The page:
13. Indeed, that about sums it up. Are people really so disconnected from reality that they can't see that it's important to have a) ambulance crews who are fed and rested (ie capable of doing a good job) and b) enough crews to cover so that when a) happens the whole system doesn't fall over. I get the sense that most crews are the kind of people would interrupt their breaks gladly at need when things are going pear shaped. On the other hand if they are being asked to cut short their breaks often and just due to a system which relies on their generosity because there simply aren't enough crews employed I can imagine them reaching a point when they say “enough is enough”.It's a shame the story isn't ever reported as “crews refuse to interrupt breaks in a desperate effort to bully management/government into providing proper service”

    Not a snappy headline I admit – but then snappy isn't everything.

    If I need an ambulance crew to save my life I'd like them to be able to get on with the job without being tired and hungry.

    I also seems reasonable for ambulance crews to have the option to look after their own health by living on more than burgers, coke and chocolate whilst on 12 hour shifts!

    The media as a whole seem to have lost the sense of reporting as “making sense of the world” and largely just pander to sensation. I for one am about sick of it!

  14. There seems to be a point missed here.How many earth shattering headlines have we seen lately?That's right – None.So the media need something to sell papers and get us watching the news. So they take a story and explode it to massive proportions. There's a saying in the reporting world. 'If there's no news make it.'Next time there's no fantastic event making headlines, look at whatever is the main story and ask 'Would this be such a shocking story if a major disaster had occurred?'The advantage of this sort of story is that it can run and run – until something significant hits the headlines.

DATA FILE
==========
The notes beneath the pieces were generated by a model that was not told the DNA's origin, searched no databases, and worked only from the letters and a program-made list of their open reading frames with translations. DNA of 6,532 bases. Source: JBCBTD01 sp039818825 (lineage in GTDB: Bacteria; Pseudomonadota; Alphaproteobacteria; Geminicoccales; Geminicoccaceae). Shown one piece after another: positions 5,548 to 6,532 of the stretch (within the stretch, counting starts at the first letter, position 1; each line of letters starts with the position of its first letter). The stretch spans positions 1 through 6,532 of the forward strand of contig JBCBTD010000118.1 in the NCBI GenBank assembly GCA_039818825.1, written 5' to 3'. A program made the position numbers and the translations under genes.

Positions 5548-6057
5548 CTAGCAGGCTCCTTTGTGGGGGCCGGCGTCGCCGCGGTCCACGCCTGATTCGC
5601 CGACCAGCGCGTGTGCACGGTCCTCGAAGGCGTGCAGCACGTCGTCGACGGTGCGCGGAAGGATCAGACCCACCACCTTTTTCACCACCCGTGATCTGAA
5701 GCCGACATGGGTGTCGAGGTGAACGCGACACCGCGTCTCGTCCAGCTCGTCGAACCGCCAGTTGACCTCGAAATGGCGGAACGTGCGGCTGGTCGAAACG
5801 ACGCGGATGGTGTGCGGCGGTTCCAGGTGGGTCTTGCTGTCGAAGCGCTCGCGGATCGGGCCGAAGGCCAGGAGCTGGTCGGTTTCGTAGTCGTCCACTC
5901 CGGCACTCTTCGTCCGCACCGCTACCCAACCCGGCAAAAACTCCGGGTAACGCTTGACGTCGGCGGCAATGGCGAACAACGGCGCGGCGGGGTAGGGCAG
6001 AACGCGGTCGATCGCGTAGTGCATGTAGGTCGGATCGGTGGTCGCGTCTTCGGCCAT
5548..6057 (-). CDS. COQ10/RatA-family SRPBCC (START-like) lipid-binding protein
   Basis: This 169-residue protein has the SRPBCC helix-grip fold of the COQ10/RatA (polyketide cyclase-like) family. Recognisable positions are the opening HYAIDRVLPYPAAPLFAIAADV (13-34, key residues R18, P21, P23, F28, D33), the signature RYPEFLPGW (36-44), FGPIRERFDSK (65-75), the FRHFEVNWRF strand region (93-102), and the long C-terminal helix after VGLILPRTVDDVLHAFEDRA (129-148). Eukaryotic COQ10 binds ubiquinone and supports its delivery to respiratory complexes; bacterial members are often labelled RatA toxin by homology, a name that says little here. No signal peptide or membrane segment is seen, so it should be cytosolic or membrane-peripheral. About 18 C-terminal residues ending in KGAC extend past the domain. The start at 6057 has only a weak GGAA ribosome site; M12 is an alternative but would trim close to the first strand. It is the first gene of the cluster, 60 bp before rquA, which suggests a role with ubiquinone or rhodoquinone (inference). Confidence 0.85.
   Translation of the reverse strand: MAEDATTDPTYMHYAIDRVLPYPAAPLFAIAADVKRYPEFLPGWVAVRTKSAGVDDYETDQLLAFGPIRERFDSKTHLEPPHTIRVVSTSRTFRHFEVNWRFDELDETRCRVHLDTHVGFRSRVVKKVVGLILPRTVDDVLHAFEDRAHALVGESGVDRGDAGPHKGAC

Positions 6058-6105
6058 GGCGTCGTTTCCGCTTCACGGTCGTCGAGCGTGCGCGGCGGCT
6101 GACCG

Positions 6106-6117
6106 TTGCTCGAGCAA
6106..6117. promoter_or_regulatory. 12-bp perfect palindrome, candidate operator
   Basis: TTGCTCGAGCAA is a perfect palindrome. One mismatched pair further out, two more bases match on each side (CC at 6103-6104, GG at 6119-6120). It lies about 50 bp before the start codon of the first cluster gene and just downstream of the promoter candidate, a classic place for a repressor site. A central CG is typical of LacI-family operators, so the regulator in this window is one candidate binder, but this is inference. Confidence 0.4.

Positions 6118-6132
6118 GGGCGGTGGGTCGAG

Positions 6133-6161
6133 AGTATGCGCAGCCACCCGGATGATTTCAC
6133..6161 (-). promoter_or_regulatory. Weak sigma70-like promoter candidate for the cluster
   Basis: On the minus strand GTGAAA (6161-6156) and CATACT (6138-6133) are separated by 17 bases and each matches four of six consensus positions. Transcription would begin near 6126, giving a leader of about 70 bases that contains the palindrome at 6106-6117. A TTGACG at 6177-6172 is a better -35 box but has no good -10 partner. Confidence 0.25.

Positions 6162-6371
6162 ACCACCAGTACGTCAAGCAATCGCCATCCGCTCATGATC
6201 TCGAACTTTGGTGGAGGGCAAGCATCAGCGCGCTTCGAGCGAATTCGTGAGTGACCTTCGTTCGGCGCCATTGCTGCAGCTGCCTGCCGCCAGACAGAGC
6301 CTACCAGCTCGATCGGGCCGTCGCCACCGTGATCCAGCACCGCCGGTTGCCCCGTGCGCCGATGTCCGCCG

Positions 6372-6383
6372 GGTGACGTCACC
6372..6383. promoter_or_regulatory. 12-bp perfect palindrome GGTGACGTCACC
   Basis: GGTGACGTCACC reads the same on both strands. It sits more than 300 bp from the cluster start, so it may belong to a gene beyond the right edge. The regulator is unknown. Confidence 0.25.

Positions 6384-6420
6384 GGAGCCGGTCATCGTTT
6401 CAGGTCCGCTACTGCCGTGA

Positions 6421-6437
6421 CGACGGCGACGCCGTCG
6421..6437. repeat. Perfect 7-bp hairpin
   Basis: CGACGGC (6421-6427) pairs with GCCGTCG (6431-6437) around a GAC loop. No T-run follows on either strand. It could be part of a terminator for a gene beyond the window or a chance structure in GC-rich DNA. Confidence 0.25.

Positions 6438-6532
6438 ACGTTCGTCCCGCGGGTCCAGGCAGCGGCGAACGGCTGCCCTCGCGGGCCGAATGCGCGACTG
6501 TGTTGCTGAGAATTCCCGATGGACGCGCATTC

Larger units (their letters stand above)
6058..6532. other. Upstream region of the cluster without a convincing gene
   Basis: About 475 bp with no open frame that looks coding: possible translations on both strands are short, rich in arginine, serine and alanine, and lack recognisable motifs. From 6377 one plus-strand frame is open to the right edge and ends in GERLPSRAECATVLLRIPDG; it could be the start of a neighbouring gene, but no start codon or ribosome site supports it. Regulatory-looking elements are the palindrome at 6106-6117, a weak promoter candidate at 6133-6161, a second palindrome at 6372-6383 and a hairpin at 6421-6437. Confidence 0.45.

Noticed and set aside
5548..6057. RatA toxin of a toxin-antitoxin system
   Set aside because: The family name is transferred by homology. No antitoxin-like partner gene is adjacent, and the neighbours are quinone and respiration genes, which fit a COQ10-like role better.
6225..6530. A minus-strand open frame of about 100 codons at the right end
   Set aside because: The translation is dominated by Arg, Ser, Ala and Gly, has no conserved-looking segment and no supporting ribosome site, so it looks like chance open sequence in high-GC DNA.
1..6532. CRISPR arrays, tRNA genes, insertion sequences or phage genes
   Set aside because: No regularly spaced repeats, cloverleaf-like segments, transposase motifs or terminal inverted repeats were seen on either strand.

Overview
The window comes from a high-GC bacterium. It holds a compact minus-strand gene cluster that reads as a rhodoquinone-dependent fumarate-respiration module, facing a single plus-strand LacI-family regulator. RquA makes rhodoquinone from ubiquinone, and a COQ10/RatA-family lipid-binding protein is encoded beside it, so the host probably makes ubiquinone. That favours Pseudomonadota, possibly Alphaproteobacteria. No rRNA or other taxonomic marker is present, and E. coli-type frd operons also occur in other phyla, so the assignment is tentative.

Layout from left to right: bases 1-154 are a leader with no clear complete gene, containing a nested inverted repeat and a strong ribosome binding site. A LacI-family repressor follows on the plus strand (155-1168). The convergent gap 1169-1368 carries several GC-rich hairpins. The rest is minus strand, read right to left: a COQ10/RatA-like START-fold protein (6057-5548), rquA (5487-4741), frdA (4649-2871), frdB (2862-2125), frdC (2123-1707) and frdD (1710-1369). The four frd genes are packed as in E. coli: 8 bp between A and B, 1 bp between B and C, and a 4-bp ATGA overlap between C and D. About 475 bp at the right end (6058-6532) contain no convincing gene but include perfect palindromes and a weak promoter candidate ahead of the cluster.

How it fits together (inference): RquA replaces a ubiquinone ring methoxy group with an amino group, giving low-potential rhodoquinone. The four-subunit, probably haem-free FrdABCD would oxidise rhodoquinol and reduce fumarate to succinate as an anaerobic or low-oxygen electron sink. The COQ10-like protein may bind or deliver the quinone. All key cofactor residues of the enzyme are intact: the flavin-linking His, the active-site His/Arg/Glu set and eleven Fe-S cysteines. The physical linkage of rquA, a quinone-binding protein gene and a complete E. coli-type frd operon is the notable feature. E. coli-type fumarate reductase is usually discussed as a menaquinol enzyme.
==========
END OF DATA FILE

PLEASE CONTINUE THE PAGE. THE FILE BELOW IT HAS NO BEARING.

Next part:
15. Take a look at the story about a 'link' between essential oils and breast tissue growth in young boys: http://news.bbc.co.uk/1/hi/health/6318043.stmThe report, albeit published in a scientific journal, cites 3, yes 3 cases! Who knows how it got past peer review to be published in the journal but it certainly doesn't bear up to scientific or statistical scrutiny. But it makes a story so it gets international media coverage and as a lot of people around the world trust the BBC, more people will read it and give it credence. Not an ambulance story but basically the smae 'principle' seems to apply. All ambulance crews are entitled to regular breaks and I think that anyone who criticises that should spend a shift or 10 with Tom and his colleagues, preferably a friday or saturday night in an inner city somewhere! Perhaps the angry pills are in the water supply today but I'm VERY cross.

  16. There was a recent example of this type of biased reporting in the Bristol Evening Post this week.According to the first part of this story a call dispatcher advised a chap to phone NHS Direct, despite the fact he was stuck down a ditch with a broken leg.

    It's only when you read further, past the sensationalism, that you realise he didn't call 999 from the ditch, but had already called a friend who'd helped him walk back to his home. The despatcher identified it as a Cat C non-urgent & advised him that all ambulances were already out on emergency calls & he'd have to wait for one to become available.

    But, of course, that's not as news-worthy.

  17. I spotted this story when it came out, and immediately noticed that there was no mention made of the type of 999 call that was made. Can I be really cynical and presume that it therefore was not the type of call where it would really have mattered if the crew had taken an extra 20 minutes and actually finished eating?Another presumption – if the crew do happen to be reinstated, what are the odds that the Beeb (or any of our other glorious news-reporters) will not bother to tell anyone. But they will point to this news story next time they want to say that our ambulance service should not be allowed their basic human right to food! (Just as this story pointed to the one of the teenager that died – would keen eyes have spotted the phrase “there is no suggestion he would have survived if the nearer crew had attended”, or would they just see “paramedics eating = people dying”?